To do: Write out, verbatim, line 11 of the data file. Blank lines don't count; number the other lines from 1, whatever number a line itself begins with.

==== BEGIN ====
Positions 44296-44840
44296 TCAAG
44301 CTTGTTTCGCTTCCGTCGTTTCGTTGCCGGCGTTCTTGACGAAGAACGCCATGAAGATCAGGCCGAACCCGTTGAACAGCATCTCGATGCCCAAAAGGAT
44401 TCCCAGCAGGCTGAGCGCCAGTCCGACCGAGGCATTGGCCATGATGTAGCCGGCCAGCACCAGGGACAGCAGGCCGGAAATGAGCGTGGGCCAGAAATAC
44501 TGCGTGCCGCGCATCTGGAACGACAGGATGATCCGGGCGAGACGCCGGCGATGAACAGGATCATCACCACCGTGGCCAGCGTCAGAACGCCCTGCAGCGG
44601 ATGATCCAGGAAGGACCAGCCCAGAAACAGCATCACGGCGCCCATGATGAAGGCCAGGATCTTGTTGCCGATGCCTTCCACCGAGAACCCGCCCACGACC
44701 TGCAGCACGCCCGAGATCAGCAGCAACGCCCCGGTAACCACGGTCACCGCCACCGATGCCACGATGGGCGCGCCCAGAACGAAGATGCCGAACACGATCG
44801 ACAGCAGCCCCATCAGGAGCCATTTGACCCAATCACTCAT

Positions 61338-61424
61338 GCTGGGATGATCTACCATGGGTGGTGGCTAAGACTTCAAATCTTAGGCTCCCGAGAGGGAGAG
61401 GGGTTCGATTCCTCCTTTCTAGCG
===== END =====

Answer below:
61401 GGGTTCGATTCCTCCTTTCTAGCG